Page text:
Various modalities exist that are used to enhance recovery and restoration from the physical stressors brought on by training and competition. Some common passive recovery techniques include cryotherapy, cold water immersion, contrast baths or showers, sauna, massage, compression garments, electromyostimulation, and so forth. Active recovery modalities can involve foam rolling, moderate to low intensity aerobic work in the form of jogging or cycling. Low intensity circuit training is also effective at enhancing blood flow and promoting recovery. Nutritional strategies are also often used for recovery purposes, such as manipulating macronutrient and energy intake (carb, protein and fat ratio’s) to reduce muscle damage from exercise and promote the build-up and repair of tissue structures post-training. Though there is evidence to support most of these interventions, none are nearly as effective as the immense restorative effects of sleep! A sufficient amount of quality sleep can do more for recovery than any of the latest and greatest recovery modalities. This is not a mystery to most coaches and athletes, however, are we as coaches aware of our athletes sleep habits?
In a recent publication from the European Journal of Sport Science, Lastella and colleagues (2014) set out to determine the sleep habits of elite athletes. A total of 124 athletes (104 male, 20 female) participated in this investigation. The athletes were split into two groups: a team sport athlete group and in individual athlete group. The sleep/wake behavior for each of the athletes was assessed for a minimum of 7 nights with a self-report sleep diary and wrist activity monitors during a typical training phase. Results for the entire group showed that the average bed time was approximately 11:00pm (± 1.3) and average wake time was 7:15am (± 1.2) for a total average of 6.8 (± 1.1) hours of sleep per night. When analyzed in separate groups, the individual sport athletes tended to go to sleep earlier than team sport athletes and also wake up earlier. However, individual sport athletes slept less than team sport athletes, 6.5 hours vs. 7 hours, respectively.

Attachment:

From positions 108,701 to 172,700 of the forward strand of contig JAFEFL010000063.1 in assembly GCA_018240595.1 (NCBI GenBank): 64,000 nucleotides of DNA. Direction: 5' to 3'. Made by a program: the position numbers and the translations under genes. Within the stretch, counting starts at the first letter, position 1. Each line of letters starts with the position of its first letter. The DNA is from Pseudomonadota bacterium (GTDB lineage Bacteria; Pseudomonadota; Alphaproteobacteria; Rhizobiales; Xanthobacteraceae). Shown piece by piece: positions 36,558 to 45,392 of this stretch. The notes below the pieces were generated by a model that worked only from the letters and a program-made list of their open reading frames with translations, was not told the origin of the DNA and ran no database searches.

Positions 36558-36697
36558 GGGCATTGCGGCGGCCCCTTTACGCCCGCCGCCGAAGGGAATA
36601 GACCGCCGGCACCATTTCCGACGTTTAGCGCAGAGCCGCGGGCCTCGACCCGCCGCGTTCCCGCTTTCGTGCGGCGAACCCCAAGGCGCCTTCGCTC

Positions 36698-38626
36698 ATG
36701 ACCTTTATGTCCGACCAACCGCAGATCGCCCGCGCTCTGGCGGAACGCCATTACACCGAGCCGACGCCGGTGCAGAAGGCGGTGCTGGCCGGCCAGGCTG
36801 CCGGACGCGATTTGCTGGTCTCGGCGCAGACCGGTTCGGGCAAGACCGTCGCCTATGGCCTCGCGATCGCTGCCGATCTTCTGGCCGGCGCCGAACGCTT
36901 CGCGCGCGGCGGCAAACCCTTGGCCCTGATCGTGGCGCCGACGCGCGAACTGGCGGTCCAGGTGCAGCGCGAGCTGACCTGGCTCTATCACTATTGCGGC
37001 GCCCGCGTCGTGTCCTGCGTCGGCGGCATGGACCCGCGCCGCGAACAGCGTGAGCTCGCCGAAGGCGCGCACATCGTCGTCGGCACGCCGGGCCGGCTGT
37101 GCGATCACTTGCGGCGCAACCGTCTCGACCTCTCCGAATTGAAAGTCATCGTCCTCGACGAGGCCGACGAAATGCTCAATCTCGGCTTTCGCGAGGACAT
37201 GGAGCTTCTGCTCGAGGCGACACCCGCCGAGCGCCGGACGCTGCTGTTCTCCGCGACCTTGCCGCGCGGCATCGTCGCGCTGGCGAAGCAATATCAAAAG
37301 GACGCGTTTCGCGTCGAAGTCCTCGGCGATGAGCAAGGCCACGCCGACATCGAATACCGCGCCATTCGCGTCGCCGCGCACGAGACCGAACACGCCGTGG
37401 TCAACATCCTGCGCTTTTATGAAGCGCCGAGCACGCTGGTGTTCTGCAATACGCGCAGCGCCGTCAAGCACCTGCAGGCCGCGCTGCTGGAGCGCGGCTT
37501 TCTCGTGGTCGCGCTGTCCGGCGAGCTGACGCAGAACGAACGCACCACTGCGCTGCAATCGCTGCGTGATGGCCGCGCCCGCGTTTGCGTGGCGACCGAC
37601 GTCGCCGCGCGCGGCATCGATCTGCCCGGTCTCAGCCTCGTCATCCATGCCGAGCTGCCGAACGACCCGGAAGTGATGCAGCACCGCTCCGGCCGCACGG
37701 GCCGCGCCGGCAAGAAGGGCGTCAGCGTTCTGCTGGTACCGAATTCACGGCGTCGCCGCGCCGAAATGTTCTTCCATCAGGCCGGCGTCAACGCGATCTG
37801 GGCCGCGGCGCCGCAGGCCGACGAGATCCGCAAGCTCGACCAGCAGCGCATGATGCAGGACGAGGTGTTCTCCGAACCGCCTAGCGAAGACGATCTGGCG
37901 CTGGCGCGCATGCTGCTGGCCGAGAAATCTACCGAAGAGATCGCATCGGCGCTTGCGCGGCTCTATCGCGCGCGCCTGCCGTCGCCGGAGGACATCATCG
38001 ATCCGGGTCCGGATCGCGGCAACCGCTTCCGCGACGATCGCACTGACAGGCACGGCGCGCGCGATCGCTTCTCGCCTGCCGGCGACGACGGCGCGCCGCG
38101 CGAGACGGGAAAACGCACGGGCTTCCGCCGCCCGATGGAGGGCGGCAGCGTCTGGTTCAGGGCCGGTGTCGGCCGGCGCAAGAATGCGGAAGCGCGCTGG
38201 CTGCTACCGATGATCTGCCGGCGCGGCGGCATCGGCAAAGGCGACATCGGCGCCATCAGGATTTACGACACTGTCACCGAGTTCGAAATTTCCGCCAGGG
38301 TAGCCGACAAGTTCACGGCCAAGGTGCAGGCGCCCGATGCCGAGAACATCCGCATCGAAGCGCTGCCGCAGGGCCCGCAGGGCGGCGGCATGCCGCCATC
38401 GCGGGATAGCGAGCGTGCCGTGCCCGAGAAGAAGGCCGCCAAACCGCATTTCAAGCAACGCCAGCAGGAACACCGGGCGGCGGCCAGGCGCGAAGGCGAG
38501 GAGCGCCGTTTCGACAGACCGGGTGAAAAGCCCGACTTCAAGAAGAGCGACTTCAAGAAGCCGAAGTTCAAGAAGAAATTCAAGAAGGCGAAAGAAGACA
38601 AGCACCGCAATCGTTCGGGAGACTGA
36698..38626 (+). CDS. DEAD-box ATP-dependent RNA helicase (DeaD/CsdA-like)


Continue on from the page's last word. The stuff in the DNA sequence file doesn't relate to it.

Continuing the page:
The results of this study demonstrate that athletes at even the highest levels aren’t even acquiring the minimum recommendation of 8 hours of sleep per night. Perhaps our efforts should be put towards instilling better sleep habits with our athletes rather than expensive and state of the art recovery interventions. Part of being the best at a give sport requires both coaches and athletes to be extremely skilled in the basics. This is not limited to technical and tactical physical qualities, but also the basics in caring for themselves through things like nutrition and sleep. On a weekly basis, these athletes are missing out on an average of 8 hours of sleep per week, the equivalent to one full night’s sleep. This greatly adds up over weeks and months and will certainly have an impact on adaptation and performance potential.
Lastella, M., Roach, G. D., Halson, S. L., & Sargent, C. (2014). Sleep/wake behaviours of elite athletes from individual and team sports. European Journal of Sport Science, (ahead-of-print), 1-7.